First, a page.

Boozman in Arkansas Democrat-Gazette: New bill needed

Modernize the farm safety net

Nov 28 2023

Farming is an inherently risky venture. Those willing to take it on find themselves borrowing enormous sums of money to operate in a wildly fluctuating economy and face challenges that are beyond their control.

These risks seem to intensify on an annual basis. In the past few years alone, our farmers and ranchers have experienced unprecedented challenges ranging from disappearing overseas markets to the pandemic; from catastrophic natural disasters to historic inflation; and now the impact of wars in Ukraine, the breadbasket of Europe, and Israel.

All of this has brought us to a moment in history where Arkansas’s family farmers and their counterparts across the country are navigating what is arguably one of agriculture’s most precarious times ever. 

A recent report from the Rural and Farm Finance Policy Analysis Center and the University of Arkansas System Division of Agriculture backs this notion up. The report shows that despite high commodity prices, Arkansas net farm income for 2023 is expected to decline by nearly $1 billion from the previous year.

These difficult economic headwinds reinforce the importance of assuring the families that feed, clothe and fuel us that the farm safety net will be preserved.

Congress can give them that certainty and be able to strengthen it.

As the top Republican member of the Senate Committee on Agriculture, Nutrition, and Forestry, I’m working to help ensure America re-ups the contract we make with farm country every five years that’s known as the farm bill.

Over the last several years, national and international incidents have served to remind us of a key principle we must never lose sight of – food security is national security. Thankfully, farmers and ranchers in our state and throughout the country do a tremendous job. But they’re only able to do so because they have the risk management tools in place to help provide them with the confidence to plan for another planting season and dodge all the hazards along the way to harvest.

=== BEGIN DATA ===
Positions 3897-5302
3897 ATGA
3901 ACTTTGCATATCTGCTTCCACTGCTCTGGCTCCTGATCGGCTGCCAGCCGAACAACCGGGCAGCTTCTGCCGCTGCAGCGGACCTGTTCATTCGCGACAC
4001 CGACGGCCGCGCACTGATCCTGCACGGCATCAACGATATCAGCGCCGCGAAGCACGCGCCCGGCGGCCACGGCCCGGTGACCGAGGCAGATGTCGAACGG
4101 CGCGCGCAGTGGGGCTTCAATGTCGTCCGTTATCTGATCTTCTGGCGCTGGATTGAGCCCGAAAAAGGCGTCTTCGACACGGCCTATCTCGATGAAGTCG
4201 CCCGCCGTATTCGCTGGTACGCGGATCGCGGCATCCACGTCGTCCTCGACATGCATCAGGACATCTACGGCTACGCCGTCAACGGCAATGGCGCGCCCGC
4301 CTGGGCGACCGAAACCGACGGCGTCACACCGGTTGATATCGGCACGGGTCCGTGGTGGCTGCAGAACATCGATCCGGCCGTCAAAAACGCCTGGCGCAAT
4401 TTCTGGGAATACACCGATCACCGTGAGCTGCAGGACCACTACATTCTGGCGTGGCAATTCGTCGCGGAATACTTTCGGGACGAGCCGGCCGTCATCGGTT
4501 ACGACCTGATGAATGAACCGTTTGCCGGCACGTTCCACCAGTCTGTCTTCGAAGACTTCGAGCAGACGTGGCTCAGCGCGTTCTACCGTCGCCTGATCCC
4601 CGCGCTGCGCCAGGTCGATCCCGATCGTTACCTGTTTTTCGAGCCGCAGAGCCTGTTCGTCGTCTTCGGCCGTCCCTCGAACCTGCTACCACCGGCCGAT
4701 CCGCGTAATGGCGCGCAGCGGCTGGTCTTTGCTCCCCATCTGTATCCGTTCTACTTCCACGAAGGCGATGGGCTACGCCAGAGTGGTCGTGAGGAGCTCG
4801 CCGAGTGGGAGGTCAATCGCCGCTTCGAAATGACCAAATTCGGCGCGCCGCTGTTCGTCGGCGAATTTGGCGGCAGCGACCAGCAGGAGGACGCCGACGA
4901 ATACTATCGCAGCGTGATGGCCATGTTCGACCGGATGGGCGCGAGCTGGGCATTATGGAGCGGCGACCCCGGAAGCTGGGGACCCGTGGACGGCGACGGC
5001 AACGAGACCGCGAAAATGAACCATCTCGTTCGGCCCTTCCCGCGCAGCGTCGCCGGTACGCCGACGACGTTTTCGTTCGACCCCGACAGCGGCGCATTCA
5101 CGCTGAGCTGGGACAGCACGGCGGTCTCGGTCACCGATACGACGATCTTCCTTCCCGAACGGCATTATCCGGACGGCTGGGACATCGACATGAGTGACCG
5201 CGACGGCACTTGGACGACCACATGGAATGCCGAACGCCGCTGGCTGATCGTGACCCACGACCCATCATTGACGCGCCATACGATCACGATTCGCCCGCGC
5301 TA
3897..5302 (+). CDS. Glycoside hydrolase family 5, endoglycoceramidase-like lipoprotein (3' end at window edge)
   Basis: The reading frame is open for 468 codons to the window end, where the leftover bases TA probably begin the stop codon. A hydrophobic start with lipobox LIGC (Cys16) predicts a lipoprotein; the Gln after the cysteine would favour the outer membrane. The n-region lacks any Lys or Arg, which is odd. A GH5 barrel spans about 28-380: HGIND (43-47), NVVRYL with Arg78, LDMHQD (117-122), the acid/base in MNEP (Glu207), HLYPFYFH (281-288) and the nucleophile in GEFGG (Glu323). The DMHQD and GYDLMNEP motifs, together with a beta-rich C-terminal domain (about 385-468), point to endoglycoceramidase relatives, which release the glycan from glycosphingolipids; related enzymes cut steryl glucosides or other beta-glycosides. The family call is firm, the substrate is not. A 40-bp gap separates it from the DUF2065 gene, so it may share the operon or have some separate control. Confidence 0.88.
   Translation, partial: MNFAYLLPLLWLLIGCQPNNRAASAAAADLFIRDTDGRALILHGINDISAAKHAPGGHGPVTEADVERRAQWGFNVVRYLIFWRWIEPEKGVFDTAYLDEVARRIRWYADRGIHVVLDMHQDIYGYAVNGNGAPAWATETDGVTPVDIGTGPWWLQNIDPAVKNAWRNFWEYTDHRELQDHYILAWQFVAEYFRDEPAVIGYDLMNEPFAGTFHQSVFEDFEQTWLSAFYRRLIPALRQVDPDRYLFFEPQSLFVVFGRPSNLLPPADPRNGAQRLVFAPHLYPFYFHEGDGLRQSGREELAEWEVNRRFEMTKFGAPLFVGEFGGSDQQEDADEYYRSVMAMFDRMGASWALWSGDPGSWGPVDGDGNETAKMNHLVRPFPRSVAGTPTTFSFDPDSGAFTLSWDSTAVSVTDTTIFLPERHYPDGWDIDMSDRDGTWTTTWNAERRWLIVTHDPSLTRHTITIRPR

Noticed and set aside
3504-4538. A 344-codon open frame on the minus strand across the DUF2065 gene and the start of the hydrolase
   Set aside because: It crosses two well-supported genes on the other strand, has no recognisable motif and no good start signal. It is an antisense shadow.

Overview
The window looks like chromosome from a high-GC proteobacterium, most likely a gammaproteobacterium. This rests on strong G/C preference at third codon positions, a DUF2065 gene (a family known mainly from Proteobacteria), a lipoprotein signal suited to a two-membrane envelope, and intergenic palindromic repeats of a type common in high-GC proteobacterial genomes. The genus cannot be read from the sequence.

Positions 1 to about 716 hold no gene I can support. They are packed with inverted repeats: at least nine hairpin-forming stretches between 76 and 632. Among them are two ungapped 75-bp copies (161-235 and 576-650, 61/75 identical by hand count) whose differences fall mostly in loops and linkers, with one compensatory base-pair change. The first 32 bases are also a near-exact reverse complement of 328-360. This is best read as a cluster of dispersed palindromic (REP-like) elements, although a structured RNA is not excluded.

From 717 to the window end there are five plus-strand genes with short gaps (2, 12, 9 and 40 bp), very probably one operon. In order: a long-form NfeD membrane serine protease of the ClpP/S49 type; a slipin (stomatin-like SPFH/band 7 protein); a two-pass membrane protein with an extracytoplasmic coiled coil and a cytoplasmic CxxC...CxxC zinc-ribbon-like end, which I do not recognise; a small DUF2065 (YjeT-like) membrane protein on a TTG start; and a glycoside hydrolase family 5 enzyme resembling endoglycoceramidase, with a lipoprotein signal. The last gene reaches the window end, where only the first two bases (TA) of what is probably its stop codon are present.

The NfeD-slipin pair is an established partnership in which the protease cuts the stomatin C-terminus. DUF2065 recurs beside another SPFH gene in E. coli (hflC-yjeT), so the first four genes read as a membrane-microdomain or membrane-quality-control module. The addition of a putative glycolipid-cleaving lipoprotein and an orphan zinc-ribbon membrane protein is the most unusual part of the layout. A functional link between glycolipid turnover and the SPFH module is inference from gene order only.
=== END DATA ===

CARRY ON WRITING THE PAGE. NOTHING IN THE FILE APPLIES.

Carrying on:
Here in Arkansas, agriculture contributes approximately $19 billion to our state’s economy and is responsible for one of every seven jobs. As of 2021, 42 percent of our land is comprised of farms. We lead the nation in rice production and are in the top ten for soybeans, chickens, cotton, catfish, turkeys and eggs.

Arkansas is not alone when it comes to the central role agriculture plays in a state’s economy. I embarked on a farm bill listening tour to hear directly from producers around the country and have found the same impact at each stop.

At the invitation of my colleagues, I’ve held 18 listening sessions in 17 states with diverse agriculture profiles. Whether in Texas or Kentucky, Wyoming or Minnesota, Alaska or Delaware, the message has been the same: modernizing the farm safety net is the top priority for producers.

The world has changed dramatically since the 2018 Farm Bill was passed. The safety net programs authorized in that legislation are based off 2012 data. It simply makes no sense to tie our farmers to programs that have been outdated for over a decade—especially considering how much the world changed after March of 2020. 

While we have made considerable progress on the next farm bill, it has become clear that we’re not there yet when it comes to the safety net. That is why Chairwoman Debbie Stabenow (D-MI) and I worked with our counterparts in the House of Representatives to attach a one-year farm bill extension to the continuing resolution recently signed into law by President Biden.

An extension gives farmers and ranchers certainty so they can go to the bank and borrow the money the need to make their operation decisions on time. It is in no way meant to be a substitute for passing a five-year farm bill and we remain committed to working together to get it done next year. However, the extension does give us some breathing room to get a new farm bill done right to ensure our farmers have the tools they need. 

As we enter the holiday season, it important to be thankful for the blessings we have. As a nation, we are blessed with the safest, most affordable and most abundant food supply in the world.

But it is not enough for Washington to simply be thankful for all our farmers and ranchers do for us. Congress must put them on a path to succeed. The farm bill can do that by opening new markets for producers to compete overseas, investing in infrastructure in their rural communities, supercharging agriculture research and, most of all, providing strong risk management tools that reflect the true nature of the challenges they face.   

I think it was put best during our North Dakota listening session where I was told, “Senator, we need more ‘farm’ in the farm bill.”?

We’re working hard to make that happen.

Read the column in the Arkansas Democrat-Gazette here